Appeal from the Order of the Unemployment Compensation Board of Review in the case of In Re: Claim of Melvin Ragland, No. B-179920.
Andrew F. Erba, for petitioner.
Francine Ostrovsky, Assistant Attorney General, with her, Richard Wagner, Chief Counsel, and LeRoy S. Zimmerman, Attorney General, for respondent.
Judges Mencer, Rogers and MacPhail, sitting as a panel of three. Opinion by Judge MacPhail. Judge Wilkinson Jr. did not participate in the decision in this case.
Melvin Ragland was a probationary employee performing the duties of Maintenance Supervisor. Prior to the termination of his probationary period, Claimant was discharged after his superior accused him of sleeping on the job. The record indicates that this was the last incident in a series of problems which included lateness and absenteeism and which led his employer to conclude that Claimant was going "progressively downhill." Company regulations of which the Claimant was aware provide that any violation of company regulations during the probationary period constitutes grounds for dismissal.
At the hearing before the referee, the Claimant denied that he was sleeping. The employer presented the witness who saw the Claimant when he was alleged to be sleeping. The referee and the Board found the
testimony presented by the employer to be more credible than that offered by the Claimant. This Court has held that sleeping on the job is prima facie an act of willful misconduct, for it falls within either "wanton and wilful disregard of the employer's interest," or "disregard of standards of behavior which an employer can rightfully expect." Unemployment Compensation Board of Review, v. Simone, 24 Pa. Commonwealth Ct. 248, 355 A.2d 614 (1976). Once a prima facie case is set forth, the burden of proof shifts to the employee to prove that, under the facts of the particular case, sleeping on the job does not constitute willful misconduct. Simone, supra. The Board is the fact-finder. Lake v. Unemployment Compensation Board of Review, 48 Pa. Commonwealth Ct. 138, 409 A.2d 126 (1979). The Board resolved the conflict in testimony in favor of the employer and found that the Claimant failed to meet his burden of showing that his conduct did not constitute willful misconduct. The Board then denied benefits to the Claimant under the provisions of Section 402(e) of the Unemployment Compensation Law*fn1 which provides that an employee who is discharged for willful misconduct connected with his work is disqualified from receiving benefits.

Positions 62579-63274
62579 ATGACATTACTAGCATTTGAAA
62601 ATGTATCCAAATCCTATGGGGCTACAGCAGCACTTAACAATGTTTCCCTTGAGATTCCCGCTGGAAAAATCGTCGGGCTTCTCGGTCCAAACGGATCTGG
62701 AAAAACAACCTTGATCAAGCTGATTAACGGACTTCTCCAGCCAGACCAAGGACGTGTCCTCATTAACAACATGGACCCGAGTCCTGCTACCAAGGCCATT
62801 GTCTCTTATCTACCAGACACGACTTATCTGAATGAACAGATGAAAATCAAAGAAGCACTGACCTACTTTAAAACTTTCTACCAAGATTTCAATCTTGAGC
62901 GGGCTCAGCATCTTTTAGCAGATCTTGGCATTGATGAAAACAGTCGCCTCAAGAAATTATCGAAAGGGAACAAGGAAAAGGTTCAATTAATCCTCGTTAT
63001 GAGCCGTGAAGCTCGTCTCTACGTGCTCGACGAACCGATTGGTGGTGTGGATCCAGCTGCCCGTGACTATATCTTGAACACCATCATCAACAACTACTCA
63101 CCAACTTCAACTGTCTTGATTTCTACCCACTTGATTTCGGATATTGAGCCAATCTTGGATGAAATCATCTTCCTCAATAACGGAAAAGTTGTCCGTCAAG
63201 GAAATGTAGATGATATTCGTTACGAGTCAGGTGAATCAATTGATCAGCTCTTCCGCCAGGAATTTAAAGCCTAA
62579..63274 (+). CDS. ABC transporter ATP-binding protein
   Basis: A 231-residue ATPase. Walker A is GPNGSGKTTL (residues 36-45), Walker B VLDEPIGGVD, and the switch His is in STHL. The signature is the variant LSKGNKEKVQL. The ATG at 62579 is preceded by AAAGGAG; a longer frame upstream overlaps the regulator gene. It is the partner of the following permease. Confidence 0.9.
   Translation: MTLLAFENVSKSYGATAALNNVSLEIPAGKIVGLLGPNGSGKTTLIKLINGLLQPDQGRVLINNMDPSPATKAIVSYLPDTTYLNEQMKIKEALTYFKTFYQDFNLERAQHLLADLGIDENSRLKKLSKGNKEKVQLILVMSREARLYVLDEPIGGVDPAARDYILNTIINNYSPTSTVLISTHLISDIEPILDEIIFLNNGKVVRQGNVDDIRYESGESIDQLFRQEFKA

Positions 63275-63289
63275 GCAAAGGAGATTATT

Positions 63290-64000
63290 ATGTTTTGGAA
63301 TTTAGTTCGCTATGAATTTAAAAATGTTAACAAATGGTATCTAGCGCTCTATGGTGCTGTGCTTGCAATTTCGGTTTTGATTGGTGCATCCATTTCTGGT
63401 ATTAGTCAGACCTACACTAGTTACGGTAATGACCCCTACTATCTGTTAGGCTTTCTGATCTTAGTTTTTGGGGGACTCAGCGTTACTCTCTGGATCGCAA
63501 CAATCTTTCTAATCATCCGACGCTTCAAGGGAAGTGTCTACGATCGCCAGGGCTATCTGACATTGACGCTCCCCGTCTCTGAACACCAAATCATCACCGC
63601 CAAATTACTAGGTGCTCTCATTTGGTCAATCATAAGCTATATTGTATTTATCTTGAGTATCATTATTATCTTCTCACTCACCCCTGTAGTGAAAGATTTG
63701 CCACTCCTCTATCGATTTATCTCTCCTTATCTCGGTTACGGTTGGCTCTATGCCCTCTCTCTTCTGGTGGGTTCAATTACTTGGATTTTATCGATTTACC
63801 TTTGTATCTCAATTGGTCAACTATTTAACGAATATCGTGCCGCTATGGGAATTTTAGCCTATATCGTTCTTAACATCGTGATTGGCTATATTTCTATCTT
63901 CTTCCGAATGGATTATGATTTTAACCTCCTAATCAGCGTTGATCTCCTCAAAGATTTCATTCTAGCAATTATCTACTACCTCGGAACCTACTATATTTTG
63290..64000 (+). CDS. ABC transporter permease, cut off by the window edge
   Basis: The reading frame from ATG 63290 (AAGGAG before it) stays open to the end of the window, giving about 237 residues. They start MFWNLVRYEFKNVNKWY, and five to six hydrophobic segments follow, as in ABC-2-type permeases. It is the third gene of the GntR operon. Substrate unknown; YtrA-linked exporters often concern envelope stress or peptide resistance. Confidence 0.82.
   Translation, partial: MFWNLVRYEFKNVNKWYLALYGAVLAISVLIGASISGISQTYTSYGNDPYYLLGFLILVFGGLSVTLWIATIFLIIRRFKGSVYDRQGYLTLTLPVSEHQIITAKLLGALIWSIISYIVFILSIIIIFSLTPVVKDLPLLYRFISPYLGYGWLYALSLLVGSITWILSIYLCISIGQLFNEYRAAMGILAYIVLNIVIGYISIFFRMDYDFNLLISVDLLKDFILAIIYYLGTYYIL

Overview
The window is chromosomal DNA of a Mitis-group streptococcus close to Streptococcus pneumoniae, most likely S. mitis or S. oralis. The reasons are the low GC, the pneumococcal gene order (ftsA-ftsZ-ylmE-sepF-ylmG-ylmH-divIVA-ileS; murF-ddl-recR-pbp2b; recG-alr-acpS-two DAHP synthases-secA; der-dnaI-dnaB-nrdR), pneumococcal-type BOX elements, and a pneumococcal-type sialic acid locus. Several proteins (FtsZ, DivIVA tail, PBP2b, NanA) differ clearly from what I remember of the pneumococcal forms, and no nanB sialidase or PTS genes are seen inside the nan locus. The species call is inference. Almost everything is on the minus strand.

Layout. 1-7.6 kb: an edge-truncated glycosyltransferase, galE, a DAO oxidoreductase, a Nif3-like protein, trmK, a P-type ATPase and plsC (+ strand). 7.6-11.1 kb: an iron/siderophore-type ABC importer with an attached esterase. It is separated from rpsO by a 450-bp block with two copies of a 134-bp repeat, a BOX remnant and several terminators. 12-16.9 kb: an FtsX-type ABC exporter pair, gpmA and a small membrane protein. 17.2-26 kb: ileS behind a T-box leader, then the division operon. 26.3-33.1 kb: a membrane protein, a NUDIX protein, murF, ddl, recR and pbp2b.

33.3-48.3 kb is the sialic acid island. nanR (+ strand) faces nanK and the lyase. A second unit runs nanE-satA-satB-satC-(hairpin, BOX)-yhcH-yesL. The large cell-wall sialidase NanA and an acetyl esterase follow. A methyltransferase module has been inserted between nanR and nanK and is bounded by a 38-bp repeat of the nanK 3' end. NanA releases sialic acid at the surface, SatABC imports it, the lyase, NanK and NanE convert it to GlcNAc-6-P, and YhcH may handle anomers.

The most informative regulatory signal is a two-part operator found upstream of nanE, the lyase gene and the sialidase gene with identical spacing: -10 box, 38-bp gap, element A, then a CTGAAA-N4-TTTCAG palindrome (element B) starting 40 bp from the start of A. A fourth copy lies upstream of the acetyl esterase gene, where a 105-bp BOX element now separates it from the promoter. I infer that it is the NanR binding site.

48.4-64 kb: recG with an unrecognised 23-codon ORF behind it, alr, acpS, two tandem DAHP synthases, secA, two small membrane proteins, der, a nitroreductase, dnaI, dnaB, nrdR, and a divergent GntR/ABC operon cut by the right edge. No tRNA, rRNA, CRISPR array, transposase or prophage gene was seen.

The Board also found that the Claimant falsified his time card. Again the Board rejected Claimant's explanation for this misconduct and again we say that this was within the Board's province.
Our discussion thus far disposes of the first issue presented to us by the Claimant, i.e., did the employer meet its burden of proving willful misconduct? The only other issue presented to us is whether the Board erred when it did not conclude that Claimant was discharged for poor job performance rather than willful
misconduct. The Board conceded at oral argument that its finding that Claimant was discharged for violation of company regulations was in error because the Board now says it is clear that Claimant was discharged for deteriorating work performance. Notwithstanding this concession, our review of the record satisfies us that the Board's original finding was not erroneous. The testimony of the employer's witness*fn2 satisfies us that Claimant was discharged for violating company regulations and ...